Biographical Database of NAWSA Suffragists, 1890-1920

Biography of Elma Buckman, 1872-1955

By Thomas Dublin, Distinguished Professor Emeritus, SUNY Binghamton

Elma Buckman was born in February 1872 in Portland with parents, Cyrus and Jane Buckman. The 1880 census recorded Elma as the second of four Buckman children. The family lived in East Portland and Cyrus was listed as a farmer. He died in September 1894 at the age of 60; Jan Buckman died in May 1918 at the age of 84. Elma graduated from East Portland high school in 1896. City directories recorded her living on East 18th St. in Portland between 1894 and 1955, but never recorded an occupation for her. Elma never married and in 1920 and 1930 she was living in Portland with her older sister, Wilda. They owned their home in 1920 free of any mortgage, probably the home they had grown up in; both were single and listed without an occupation. Their home in 1930 was valued in the census at $10,000, a high value for that date.

The Buckman family was extremely wealthy, having numerous investments in Portland real estate. A 1903 newspaper announcement of assessments for construction of a sewer in "Buckman's Second Addition" listed 24 lots owned by Elma and Wilda Buckman and their mother Jane. The total assessment for these lots came to $573.75, with payment due within 30 days of the December notice. Elma herself owned seven of these lots. In 1911 the Buckmans sold the Hollyrood Addition to a real estate developer for $60,000. In 1914 Wilma and Elma each inherited about $23,000 at the death of their uncle, Isaiah Buckman.

Two sources enable one to reconstruct Elma's participation in the woman suffrage movement in Portland--the History of Woman Suffrage, volume 6 (1922), and Abigail Scott Duniway's autobiography, Path Breaking: An Autobiographical History of the Equal Suffrage Movement in Pacific Coast States (1914). The two references in the History of Woman Suffrage place "Emma" Buckman as the financial secretary of the Oregon Equal Suffrage Association (OESA) in 1906 and then as secretary of the Association during the 1912 state suffrage campaign. In her memoir, Duniway gets the "Elma" right and notes that she served as recording secretary of the OESA in 1908 and participated in a February suffrage meeting "to effect a permanent campaign of organization" for the 1912 referendum vote. A local newspaper account noted that she spoke at a suffrage meeting in May 1912, "the first of a series of neighborhood meetings which will be given to arouse interest in the campaign for suffrage." In October, Buckman sat on the stage at an event celebrating the 78th birthday of Oregon's leading suffragist, Abigail Scott Duniway. Dressed in suffrage white with a yellow scarf, she also served as an usher for the occasion.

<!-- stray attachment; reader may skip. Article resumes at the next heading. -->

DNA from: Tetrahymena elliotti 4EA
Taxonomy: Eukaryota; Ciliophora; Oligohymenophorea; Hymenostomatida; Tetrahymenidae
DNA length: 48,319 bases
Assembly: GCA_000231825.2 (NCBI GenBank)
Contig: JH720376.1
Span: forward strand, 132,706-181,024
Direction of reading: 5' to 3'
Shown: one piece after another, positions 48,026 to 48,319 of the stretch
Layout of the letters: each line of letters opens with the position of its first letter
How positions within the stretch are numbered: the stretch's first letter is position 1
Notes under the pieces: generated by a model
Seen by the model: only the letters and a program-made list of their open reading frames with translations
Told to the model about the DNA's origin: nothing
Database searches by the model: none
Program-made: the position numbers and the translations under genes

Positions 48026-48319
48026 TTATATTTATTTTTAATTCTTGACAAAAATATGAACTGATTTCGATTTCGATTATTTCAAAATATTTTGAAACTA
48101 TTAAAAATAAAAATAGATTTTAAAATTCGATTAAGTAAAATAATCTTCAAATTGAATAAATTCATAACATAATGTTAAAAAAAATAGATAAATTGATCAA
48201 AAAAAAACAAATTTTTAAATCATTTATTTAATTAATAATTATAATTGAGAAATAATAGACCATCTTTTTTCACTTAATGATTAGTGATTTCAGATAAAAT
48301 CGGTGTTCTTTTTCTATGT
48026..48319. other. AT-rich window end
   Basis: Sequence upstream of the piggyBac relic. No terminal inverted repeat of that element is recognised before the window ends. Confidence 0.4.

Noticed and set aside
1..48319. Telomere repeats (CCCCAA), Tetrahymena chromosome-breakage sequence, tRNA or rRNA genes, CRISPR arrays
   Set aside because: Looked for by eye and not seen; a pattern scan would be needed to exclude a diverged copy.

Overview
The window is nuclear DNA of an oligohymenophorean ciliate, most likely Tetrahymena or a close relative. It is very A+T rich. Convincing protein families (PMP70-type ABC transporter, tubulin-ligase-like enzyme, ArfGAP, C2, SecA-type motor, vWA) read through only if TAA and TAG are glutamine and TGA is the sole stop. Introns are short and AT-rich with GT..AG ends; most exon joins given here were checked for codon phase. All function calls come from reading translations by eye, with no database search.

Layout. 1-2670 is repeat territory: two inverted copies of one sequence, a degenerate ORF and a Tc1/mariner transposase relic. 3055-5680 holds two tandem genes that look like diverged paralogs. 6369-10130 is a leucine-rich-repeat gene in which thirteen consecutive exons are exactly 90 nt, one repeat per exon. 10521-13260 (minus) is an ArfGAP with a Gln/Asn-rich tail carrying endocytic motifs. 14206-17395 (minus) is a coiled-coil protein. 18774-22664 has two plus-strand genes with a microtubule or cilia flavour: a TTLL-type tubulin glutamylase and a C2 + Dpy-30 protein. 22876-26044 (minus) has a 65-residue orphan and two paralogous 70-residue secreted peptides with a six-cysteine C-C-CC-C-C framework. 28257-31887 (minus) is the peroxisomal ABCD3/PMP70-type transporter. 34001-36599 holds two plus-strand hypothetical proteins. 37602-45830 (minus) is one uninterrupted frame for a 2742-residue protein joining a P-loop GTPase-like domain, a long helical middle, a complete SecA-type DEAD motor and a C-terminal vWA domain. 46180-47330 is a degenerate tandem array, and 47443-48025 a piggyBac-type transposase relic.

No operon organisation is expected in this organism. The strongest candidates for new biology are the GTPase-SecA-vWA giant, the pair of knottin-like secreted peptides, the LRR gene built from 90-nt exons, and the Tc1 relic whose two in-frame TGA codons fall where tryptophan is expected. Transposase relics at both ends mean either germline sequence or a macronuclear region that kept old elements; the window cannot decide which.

Local newspaper accounts reveal only one other community organization in which Elma participated, the Evening Star grange. Another account notes her purchase of a Liberty Bond to support the war effort during World War I. The Buckman sisters continued to live together and were recorded in the Portland census for 1940, then at 71 and 68 years old. Wilda passed away in 1944 and Elma in 1955.


Federal Manuscript Census for Portland, 1880, 1920-1940.

Ida Husted Harper, et al., eds. History of Woman Suffrage, vol. 6 (1922) [LINK].

Abigail Scott Duniway, Path Breaking: An Autobiographical History of the Equal Suffrage Movement in Pacific Coast States (1914).

Ancestry Library Edition. Death records of Cyrus, Jane, Elma, and Wilda Buckman.

Oregon Daily Journal (Portland, OR):

Dec. 9, 1903, p. 14; May 16, 1912, p. 18; Oct. 23, 1912, p. 13; June 15, 1913, p. 46; Feb. 28, 1914, p. 2; Sept. 3, 1914, p. 11; Oct. 30, 1917, p. 16; and Jan. 3, 1921, p. 6.

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